9. Alkalizes the Body: The various minerals present in spinach helps balance off a highly acidic diet which drains energy, increases obesity and creates a host of other health issues.

10. Maintain Blood Pressure: The high amounts of potassium and low content of sodium make spinach very beneficial for high blood pressure patients as potassium lowers the blood pressure by its function as a vasodilator. The folate content also contributes by relaxing blood vessels and maintaining proper blood flow.

11. Fetus Development: Spinach has folate which is needed by growing fetuses for the proper development of their new nervous system. The vitamin A content aids lung development in fetuses as well as aiding mothers in breast feeding.

12. Anti-Ulcer Property: Spinach has been found to have the ability to protect the mucous membrane of the stomach leading to increased resistance to stomach ulcers.

Need assistance with growing spinach? Look at our How to Grow Spinach guide. Also, find heirloom Spinach seeds at our store, Sweet Corn Organic Nursery.

What is Powdery Mildew?

Powdery mildew is a fungal disease that affects the foliage, stems and less often the flowers and fruits of plants, where a superficial fungal growth covers the surface of the plant. Powdery mildew diseases are caused by different species of fungi belonging to the order Erysiphales and these fungi are host specific, meaning a particular species will grow only on certain plants, and will not spread to others.

Powdery Mildew on a Tomato Leaf.

Powdery Mildew on a Tomato Leaf.

A wide variety of vegetable plants are affected by powdery mildews, including artichoke, beans, beets, carrot, cucumber, eggplant, endive, lettuce, melons, parsley, parsnips, peas, peppers, potatoes, pumpkins, radicchio, radishes, squash, tomatillo, tomatoes and turnips. It also commonly affects edible and ornamental garden plants, grasses (cereal crops), weeds, shrubs, fruit trees and forest trees.

Powdery mildews typically thrive in environments with high humidity and moderate temperatures. Crowded plantings, cool damp settings and poorly ventilated areas are highly susceptible to powdery mildew attacks.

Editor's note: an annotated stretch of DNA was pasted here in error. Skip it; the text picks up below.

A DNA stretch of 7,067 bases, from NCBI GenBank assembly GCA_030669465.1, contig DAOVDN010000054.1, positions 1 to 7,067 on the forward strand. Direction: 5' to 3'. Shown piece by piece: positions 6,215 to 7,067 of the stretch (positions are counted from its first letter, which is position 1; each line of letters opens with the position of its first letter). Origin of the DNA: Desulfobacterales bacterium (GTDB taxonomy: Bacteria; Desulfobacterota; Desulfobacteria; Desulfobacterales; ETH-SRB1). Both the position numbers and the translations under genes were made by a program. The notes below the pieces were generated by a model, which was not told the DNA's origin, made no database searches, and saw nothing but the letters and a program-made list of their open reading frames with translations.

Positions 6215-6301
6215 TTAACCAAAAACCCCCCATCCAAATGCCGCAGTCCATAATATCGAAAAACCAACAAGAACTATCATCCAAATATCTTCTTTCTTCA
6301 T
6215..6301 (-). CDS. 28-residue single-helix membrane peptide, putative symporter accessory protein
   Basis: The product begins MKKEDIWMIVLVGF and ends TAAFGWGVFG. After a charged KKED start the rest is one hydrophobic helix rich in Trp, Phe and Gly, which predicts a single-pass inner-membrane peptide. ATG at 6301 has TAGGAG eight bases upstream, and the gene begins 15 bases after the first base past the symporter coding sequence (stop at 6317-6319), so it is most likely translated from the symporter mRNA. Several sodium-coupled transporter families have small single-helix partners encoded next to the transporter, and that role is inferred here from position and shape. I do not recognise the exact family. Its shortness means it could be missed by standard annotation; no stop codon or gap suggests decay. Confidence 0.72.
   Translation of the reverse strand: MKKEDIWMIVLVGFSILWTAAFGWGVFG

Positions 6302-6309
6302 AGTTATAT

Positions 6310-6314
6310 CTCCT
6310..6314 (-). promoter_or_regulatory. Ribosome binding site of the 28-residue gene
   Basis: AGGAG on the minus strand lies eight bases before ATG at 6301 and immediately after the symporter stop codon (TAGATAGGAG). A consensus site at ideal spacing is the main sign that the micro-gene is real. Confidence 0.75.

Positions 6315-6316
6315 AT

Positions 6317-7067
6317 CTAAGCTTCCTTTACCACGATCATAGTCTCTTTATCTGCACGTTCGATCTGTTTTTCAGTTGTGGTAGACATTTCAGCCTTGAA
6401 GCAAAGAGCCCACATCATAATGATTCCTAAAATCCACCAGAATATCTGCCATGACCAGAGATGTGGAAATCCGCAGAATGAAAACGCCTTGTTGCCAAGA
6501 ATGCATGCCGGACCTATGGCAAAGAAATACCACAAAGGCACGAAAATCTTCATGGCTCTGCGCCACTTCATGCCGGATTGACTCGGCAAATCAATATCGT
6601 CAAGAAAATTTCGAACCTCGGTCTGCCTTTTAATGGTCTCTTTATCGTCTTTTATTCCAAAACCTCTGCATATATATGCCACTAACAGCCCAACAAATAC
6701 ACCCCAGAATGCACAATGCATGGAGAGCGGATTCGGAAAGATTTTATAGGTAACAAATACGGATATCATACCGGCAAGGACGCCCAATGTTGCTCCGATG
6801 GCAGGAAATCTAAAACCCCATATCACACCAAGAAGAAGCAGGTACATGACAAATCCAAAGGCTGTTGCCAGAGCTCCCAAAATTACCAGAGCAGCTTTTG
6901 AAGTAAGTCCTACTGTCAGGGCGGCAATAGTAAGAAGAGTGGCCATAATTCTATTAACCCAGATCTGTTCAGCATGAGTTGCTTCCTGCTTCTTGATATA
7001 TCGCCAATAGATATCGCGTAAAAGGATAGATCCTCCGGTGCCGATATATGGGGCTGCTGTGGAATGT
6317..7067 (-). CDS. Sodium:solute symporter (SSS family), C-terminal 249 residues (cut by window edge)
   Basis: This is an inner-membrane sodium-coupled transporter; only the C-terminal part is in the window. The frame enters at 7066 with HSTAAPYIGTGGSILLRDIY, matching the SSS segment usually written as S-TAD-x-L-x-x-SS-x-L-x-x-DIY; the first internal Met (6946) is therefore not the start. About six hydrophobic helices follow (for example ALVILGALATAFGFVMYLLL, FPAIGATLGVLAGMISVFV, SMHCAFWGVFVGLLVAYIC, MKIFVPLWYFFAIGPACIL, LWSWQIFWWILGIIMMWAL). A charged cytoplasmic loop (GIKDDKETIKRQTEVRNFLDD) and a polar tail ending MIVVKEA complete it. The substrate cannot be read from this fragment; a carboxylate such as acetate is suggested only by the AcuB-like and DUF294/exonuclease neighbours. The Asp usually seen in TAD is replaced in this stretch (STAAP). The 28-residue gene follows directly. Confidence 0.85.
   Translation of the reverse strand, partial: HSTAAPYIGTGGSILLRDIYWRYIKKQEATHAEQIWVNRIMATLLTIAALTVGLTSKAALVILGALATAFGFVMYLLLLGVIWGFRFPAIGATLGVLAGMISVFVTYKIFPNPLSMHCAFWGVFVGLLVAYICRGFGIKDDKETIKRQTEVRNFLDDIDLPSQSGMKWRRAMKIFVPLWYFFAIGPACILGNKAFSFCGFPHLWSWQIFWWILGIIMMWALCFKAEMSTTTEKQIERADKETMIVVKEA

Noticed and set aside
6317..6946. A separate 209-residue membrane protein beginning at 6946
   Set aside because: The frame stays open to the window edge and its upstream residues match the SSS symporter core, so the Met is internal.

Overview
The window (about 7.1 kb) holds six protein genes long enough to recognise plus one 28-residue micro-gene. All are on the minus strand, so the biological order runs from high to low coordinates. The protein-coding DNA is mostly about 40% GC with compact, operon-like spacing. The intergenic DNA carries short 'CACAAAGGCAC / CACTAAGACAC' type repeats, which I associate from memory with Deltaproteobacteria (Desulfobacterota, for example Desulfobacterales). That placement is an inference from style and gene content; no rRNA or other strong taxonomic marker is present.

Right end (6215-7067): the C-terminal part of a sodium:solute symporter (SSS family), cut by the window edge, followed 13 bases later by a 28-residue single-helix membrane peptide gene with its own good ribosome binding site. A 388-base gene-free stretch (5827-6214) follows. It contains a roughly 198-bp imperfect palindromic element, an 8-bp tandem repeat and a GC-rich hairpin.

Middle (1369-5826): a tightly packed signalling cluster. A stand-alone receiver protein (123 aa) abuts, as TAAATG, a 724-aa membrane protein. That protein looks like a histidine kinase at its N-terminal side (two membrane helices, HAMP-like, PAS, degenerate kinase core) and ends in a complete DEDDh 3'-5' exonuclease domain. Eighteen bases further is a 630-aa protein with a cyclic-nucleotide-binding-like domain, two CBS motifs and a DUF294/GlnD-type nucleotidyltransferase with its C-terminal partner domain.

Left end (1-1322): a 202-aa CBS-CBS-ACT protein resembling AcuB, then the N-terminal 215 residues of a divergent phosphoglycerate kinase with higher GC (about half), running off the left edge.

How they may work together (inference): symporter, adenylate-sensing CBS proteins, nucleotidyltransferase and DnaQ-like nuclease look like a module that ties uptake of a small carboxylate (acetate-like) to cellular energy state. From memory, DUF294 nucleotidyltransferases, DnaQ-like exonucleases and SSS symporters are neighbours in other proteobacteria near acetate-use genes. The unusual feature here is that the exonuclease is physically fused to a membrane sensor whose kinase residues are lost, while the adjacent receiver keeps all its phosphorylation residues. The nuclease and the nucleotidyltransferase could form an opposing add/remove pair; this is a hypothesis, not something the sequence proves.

Its symptoms are quite distinctive, making powdery mildews easy to spot. Infected plants display white or gray powdery splotches on the surfaces of the plant, especially the lower leaves and stem parts. The fungus if left unchecked grows and spreads to larger areas all over the plant. Powdery mildews are unattractive but rarely fatal. They do however, impair photosynthesis, affect flavor and reduce yields of fruits and vegetables. On some plants, powdery mildew may cause the leaves to eventually turn completely yellow and die off, twist, buckle or distort.

Powdery Mildew on Squash Plants.

Powdery Mildew on Squash Plants.

Control and Preventative Measures of Powdery Mildews

1. A key preventative step is planting mildew-resistant or mildew-tolerant varieties. Resistant varieties will get lesser mildew than susceptible ones and tolerant varieties may get attacked by mildews but their performance won’t be affected.

2. Another preventative measure that you should consider is growing plants where there is good air circulation and exposing as much of the leaf surface to direct sunlight, which inhibits the growth of fungus spores.

3. When transplanting plants outdoors or when buying seedlings, choose the healthiest plants as they will have a high tolerance to mildew damage.

4. It would be wise to not plant non-resistant varieties in the shade.

5. To avoid the spread of mildews to other similar variety plants, remove and destroy all infected plant parts. It is advisable to not compost infected parts, rather rid of them in the trash.

6. Some suggest watering plants at the base to avoid leaving the leaves and stems of the plant damp. Others recommend overhead watering because powdery mildew spores cannot germinate when foliage is wet, but when foliage dries off, the ensuing dampness could prove to be highly susceptible.

7. To control an infection, improve air circulation by thinning and pruning.

8. Once you have an infection, reduce the use of any nitrogen based fertilizer (organic or inorganic) to limit the production of succulent tissues as they are most susceptible to infections.